The Islamic pilgrimage, or hajj, climaxed Sunday with more than 2 million pilgrims spending the day at Mount Arafat outside Islam's holiest city of Mecca, an emotional ritual that retraces the last journey of Islam's seventh-century Prophet Muhammad.
In Muzdalifah, the pilgrims were performing sunset and night prayers and collecting pebbles for the next phase of the hajj, the ritualistic stoning of the devil. After Monday's dawn prayers, they would head for Mina to cast their stones at three pillars representing the devil.
After the stoning, pilgrims may perform the ritual of sacrifice--slaughtering a camel, sheep or cow to mark the beginning of Eid al-Adha, one of Islam's most important holidays.
At Mount Arafat earlier in the day, helicopters hovered overhead to ensure security and safety, police directed chaotic traffic, volunteers handed out free water from refrigerated trucks to cool off pilgrims in the desert heat and vendors sold cold drinks and snacks.
The hajj chant of "Here I am, oh Almighty, here I am," sounded across Mount Arafat, a gentle hill 12 miles southwest of Mecca. A seemingly endless sea of pilgrims converged on Arafat, where Muhammad delivered his last sermon and bade farewell to his nation in March 632. He died three months later.
At midday, 250,000 pilgrims crowded Namira Mosque to hear a sermon from Saudi Arabia's top religious cleric, Sheik Abdul-Aziz bin Abdullah Al al-Sheik. He said Jerusalem was in the hands of "Jews who are bullying our Muslim brothers in Palestine under the eyes of those protecting human rights."
The pilgrimage is required once in a lifetime of every able-bodied Muslim who can afford it. Saudi Arabia has said that this year close to 2.5 million people were expected to take part in the hajj. Islam has 1.2 billion followers worldwide.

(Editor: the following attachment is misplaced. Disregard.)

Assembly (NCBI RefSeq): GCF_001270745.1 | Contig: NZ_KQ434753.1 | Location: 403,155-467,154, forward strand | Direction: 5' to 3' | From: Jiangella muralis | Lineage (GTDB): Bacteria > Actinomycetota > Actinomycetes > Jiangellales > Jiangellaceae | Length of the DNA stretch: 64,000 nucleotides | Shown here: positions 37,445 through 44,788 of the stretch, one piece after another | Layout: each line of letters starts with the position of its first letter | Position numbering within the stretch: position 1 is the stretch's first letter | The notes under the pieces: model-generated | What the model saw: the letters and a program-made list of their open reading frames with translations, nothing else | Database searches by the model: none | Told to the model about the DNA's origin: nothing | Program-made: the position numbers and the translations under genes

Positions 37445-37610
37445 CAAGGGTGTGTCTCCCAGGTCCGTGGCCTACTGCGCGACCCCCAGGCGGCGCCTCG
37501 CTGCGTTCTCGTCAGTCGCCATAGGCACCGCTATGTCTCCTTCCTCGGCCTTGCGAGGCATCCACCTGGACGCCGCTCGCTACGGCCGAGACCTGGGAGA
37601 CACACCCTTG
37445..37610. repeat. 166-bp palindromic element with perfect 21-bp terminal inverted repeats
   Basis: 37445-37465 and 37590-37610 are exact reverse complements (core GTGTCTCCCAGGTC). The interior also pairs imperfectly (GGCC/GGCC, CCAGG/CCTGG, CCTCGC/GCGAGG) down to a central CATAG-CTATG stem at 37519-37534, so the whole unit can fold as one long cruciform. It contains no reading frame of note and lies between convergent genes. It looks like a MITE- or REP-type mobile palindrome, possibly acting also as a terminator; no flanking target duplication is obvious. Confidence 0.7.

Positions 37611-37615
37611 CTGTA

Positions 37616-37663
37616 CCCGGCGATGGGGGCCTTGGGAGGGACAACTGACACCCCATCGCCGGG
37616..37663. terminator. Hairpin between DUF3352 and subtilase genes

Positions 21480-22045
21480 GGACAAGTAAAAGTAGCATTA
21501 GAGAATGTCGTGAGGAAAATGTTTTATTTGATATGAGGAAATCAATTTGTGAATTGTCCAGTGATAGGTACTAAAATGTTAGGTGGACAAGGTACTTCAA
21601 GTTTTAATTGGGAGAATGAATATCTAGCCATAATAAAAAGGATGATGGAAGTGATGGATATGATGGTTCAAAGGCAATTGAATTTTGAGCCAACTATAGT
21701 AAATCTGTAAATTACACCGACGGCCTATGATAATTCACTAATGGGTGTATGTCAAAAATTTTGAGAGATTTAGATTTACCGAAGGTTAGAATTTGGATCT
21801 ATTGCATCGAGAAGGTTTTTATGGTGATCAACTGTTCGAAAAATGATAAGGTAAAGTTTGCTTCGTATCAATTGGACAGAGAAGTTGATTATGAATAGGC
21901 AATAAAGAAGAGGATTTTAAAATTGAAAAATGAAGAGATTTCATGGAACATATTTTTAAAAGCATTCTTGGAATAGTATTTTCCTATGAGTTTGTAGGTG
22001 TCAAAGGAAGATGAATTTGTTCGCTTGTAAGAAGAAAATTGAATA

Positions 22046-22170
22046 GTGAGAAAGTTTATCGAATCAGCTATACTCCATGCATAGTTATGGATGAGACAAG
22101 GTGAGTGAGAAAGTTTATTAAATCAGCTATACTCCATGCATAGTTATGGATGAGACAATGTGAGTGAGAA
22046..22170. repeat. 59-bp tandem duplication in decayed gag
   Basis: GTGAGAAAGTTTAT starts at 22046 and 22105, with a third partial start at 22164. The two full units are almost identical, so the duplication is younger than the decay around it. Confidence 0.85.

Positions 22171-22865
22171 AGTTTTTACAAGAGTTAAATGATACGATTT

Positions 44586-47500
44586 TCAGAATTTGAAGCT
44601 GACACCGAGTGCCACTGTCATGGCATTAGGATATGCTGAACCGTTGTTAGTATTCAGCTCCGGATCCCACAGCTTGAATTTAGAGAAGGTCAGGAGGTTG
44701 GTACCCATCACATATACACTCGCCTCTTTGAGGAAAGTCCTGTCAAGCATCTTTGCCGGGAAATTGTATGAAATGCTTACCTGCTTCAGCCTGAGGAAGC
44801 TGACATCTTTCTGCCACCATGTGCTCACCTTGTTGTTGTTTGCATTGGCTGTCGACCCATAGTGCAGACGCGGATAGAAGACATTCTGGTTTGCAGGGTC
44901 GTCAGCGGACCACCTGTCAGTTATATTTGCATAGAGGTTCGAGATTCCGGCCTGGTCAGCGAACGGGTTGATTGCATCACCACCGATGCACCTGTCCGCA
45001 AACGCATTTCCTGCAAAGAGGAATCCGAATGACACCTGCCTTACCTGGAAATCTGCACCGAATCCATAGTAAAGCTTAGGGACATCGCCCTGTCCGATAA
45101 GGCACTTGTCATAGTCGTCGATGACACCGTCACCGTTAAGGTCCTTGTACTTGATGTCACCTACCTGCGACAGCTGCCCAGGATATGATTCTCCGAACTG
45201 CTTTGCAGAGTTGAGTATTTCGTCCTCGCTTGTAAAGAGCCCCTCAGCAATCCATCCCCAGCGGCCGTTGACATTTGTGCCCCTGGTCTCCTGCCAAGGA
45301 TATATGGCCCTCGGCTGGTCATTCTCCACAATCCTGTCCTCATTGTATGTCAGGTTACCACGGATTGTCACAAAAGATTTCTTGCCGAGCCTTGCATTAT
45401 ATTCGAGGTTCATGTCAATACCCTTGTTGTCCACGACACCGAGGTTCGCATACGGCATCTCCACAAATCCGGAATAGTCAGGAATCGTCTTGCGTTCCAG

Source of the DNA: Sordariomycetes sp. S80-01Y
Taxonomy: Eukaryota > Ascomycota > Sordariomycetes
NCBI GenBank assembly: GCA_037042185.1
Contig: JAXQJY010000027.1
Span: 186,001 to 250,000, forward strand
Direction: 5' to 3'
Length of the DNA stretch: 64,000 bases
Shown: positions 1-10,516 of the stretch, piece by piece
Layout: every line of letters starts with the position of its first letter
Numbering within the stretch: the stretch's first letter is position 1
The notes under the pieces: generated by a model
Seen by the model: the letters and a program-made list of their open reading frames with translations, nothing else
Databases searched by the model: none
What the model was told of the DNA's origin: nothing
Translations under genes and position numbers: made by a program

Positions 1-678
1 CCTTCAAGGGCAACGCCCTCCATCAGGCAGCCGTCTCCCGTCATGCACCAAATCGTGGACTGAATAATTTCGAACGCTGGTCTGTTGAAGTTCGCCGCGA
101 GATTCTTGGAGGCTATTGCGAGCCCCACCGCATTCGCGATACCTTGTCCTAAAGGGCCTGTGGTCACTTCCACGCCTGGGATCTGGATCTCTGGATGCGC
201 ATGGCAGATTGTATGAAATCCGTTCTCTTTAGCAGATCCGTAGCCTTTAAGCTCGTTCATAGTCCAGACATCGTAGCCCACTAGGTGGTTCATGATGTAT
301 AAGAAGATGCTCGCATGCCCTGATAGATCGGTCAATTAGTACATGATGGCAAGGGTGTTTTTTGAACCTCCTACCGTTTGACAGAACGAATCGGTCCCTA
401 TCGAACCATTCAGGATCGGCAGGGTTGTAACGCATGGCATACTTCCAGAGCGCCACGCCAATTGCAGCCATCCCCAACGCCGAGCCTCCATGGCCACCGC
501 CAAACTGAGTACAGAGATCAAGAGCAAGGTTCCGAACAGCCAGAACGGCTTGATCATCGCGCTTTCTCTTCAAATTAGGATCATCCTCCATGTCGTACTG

The Day of Arafat is believed to symbolize the day of judgment, when Islam says the dead will rise and every person will stand before God to answer for his deeds. Muslims believe that the last passage of the Quran, Islam's holy book, was revealed to Muhammad during his sermon at Arafat.
The three-mile trip from Mount Arafat to Muzdalifah is called the nafrah, or rush. As the suns sets, pilgrims start leaving the holy mount to Muzdalifah to pray at a monument called al-Mashaar al-Haram and collect the pebbles.
On Tuesday and Wednesday, pilgrims again will perform the stoning of the devil at Mina, then will head to Mecca to circle the Kaaba, a large cubic stone structure covered with a black cloth that is Islam's most sacred site, seven times. Muslims worldwide face the Kaaba during daily prayers.
In 1998, more than 100 pilgrims were trampled to death in a stampede set off during the stoning ritual. Due to the sheer size of the crowds, the hajj frequently has been marred by tragedies. But the two past years have been trouble-free.